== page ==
Friday, January 25, 2013

People Having More Fun Than Me

Friday! Well, I don't know about you, but I've got a big few days coming up. Yessir. Crazy times ahead. A birthday party for a 3 year old tonight. Maybe some work around the house this weekend. Who knows, might grab a beer Saturday night as long as, you know, I get to bed at a reasonable hour. Good times.

Shockingly though, there is a member of the Irish Fest family who has even more exciting plans than me. Our executive director Keli O'Neill Wenzel is airborne as I type, headed for Ireland and Scotland. She'll be scouting bands, making contacts. Meeting with–and I'm not making this up–Taoiseach Enda Kenny, assorted TDs and other Irish government bigwigs. It's no 3rd birthday party, but still. Not too shabby.

First stop, TradFest in Dublin:

The Temple Bar TradFest began in 2005. Prior to this Dublin City had been lacking a festival which celebrated Traditional Irish Music and Culture for over 20 years. A voluntary membership based organization, Temple Bar Traders, which is made up of business, cultural organizations and services in the Temple Bar area came together to start the Temple Bar TradFest . Since that time the festival has continued to grow in size, recognition and quality. The Temple Bar TradFest has gained a reputation as the one of the biggest and best traditional Irish music and culture festivals in Ireland. It is now a firm fixture on the National and International festival calendar. The TradFest attracts visitors from all over Ireland and all over the world. In 2012 we had visitors from as far as Japan, Australia and New Zealand come to Temple Bar for the festival. The festival takes place over six days and six nights with over 200 events. The festival has been recognised for its contribution to Irish traditional music and culture with several awards including Best Traditional Music Festival in the 2008 and 2009 Festival Awards. Temple Bar TradFest is one of the key festivals taking part in The Gathering organised by Fáilte Ireland that aims to bring the Irish diaspora home. Numerous iconic venues are used to host concerts featuring talented and beloved musicians from Ireland (and further afield) such as The Dubliners, Clannad, Moya Brennan, and Ralph McTell. These venues include Christ Church Cathedral, Dublins City Hall, The New Theatre and the Button Factory.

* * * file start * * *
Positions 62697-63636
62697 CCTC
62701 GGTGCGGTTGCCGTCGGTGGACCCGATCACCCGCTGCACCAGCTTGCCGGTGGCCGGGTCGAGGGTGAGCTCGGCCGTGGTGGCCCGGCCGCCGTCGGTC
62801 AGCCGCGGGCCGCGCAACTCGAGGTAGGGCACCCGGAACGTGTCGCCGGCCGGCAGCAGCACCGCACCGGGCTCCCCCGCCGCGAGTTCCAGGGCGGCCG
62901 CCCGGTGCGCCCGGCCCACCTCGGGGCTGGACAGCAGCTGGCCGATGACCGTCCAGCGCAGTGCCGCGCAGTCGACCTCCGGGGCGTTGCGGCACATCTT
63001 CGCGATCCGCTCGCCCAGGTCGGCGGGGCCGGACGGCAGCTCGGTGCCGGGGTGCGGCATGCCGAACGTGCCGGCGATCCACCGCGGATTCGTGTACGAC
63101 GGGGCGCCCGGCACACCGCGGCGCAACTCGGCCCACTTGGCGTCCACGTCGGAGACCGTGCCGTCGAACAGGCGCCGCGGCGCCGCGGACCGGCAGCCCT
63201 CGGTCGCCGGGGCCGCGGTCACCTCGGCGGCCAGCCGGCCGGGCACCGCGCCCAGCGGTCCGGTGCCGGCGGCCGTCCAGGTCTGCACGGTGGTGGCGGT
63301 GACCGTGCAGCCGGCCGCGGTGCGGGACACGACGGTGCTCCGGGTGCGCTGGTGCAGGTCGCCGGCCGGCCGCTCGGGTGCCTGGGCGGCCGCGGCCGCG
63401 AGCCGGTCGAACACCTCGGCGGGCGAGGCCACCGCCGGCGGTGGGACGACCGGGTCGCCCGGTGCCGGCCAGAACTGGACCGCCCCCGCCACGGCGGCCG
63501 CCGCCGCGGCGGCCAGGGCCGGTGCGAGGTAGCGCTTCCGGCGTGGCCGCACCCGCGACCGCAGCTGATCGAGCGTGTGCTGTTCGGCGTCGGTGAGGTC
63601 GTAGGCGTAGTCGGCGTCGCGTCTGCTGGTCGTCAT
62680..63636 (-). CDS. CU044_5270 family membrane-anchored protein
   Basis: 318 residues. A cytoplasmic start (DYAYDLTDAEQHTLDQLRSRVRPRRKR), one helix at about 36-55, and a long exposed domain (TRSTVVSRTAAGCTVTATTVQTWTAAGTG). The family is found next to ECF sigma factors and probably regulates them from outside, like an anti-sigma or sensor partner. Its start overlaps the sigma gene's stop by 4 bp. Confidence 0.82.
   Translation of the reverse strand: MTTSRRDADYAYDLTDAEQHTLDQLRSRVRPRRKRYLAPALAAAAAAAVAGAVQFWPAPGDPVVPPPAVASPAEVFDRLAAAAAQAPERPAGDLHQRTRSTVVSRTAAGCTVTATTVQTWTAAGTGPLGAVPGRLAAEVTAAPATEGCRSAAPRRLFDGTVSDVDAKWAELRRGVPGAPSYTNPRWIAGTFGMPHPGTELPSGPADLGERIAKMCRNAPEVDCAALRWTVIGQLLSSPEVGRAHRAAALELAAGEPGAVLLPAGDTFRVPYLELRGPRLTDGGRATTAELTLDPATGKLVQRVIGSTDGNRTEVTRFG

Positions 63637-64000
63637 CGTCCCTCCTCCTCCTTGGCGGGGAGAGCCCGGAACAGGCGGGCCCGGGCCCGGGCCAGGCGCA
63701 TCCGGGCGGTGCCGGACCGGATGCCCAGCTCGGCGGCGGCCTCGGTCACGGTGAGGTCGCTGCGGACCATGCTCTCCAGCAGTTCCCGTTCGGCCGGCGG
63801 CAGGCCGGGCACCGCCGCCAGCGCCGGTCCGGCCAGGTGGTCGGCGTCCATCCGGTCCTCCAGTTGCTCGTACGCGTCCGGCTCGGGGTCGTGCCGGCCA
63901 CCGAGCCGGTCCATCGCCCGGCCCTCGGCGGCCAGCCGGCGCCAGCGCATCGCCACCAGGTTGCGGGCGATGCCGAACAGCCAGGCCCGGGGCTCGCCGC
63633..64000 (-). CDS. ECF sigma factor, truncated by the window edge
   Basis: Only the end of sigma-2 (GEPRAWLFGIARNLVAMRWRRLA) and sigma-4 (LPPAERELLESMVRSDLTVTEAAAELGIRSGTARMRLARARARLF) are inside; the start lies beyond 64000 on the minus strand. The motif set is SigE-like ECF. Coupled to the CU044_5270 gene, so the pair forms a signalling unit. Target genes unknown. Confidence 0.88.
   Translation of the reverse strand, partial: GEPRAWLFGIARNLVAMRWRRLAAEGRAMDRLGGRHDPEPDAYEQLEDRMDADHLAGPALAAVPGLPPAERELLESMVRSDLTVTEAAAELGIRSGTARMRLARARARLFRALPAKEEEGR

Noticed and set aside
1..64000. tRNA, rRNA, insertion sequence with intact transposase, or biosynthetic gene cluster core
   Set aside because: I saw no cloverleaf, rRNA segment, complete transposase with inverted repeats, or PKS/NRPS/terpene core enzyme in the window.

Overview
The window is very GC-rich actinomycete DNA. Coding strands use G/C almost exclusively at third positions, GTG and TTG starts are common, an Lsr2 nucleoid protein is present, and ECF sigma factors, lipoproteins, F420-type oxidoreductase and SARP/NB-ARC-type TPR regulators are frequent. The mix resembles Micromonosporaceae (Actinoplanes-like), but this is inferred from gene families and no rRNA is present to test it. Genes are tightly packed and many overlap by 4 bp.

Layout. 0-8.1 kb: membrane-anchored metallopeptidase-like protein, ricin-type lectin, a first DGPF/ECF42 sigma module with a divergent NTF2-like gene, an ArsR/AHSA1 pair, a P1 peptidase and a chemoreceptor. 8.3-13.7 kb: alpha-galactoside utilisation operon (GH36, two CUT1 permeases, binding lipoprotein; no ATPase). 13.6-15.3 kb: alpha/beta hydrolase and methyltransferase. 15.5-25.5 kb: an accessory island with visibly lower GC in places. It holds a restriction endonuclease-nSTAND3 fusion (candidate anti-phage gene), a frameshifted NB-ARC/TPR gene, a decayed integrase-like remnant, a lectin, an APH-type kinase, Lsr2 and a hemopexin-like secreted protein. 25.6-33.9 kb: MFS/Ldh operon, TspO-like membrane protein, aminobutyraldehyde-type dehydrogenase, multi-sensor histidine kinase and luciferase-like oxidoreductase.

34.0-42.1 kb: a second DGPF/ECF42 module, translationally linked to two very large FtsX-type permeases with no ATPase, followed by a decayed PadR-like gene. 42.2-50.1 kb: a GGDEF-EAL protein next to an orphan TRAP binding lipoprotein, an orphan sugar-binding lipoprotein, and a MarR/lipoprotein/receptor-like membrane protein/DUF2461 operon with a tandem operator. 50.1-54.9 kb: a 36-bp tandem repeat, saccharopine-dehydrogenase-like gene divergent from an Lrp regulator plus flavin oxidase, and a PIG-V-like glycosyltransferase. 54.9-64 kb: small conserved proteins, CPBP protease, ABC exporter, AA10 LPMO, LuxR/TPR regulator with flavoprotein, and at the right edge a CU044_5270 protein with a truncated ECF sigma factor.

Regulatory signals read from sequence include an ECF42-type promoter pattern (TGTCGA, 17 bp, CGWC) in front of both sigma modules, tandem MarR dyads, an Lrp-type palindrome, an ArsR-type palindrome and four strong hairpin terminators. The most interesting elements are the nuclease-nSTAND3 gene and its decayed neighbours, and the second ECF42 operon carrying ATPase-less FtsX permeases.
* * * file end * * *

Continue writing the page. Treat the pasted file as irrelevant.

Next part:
Keli will be scouring the jam-packed schedules for exciting new talent to bring to KC in years to come. Then it's off to Fair Alba for Celtic Connections, where she'll continue the scouting among our bekilted cousins. Who are the next Red Hot Chilli Pipers?  This is the place to find out:

Glasgow’s annual folk, roots and world music festival, Celtic Connections celebrates Celtic music and its connections to cultures across the globe. Between 17th January – 3rd February 2013, 2,100 musicians from around the world will descend on Glasgow and bring the city to life for 18 days of concerts, ceilidhs, talks, art exhibitions, workshops, and free events. Celtic Connections is programmed by Artistic Director (and founding member of Celtic supergroup Capercaillie) Donald Shaw, and features over 300 events across multiple genres of music. The festival is renowned for its strong spirit of collaboration, bringing together one-off line-ups for very special one night only collaborative shows. The camaraderie between musicians continues into the wee small hours at the late-night Festival Club – home of legendary musical collaborations and spontaneous sessions.

Wow. So much great music. And knowing Keli, she'll be all business. No nonsense, no socializing, hear the bands, take careful notes, early to bed. Soon after, monkeys fly from my butt.

Have a great trip, Keli. Make us proud.

No comments: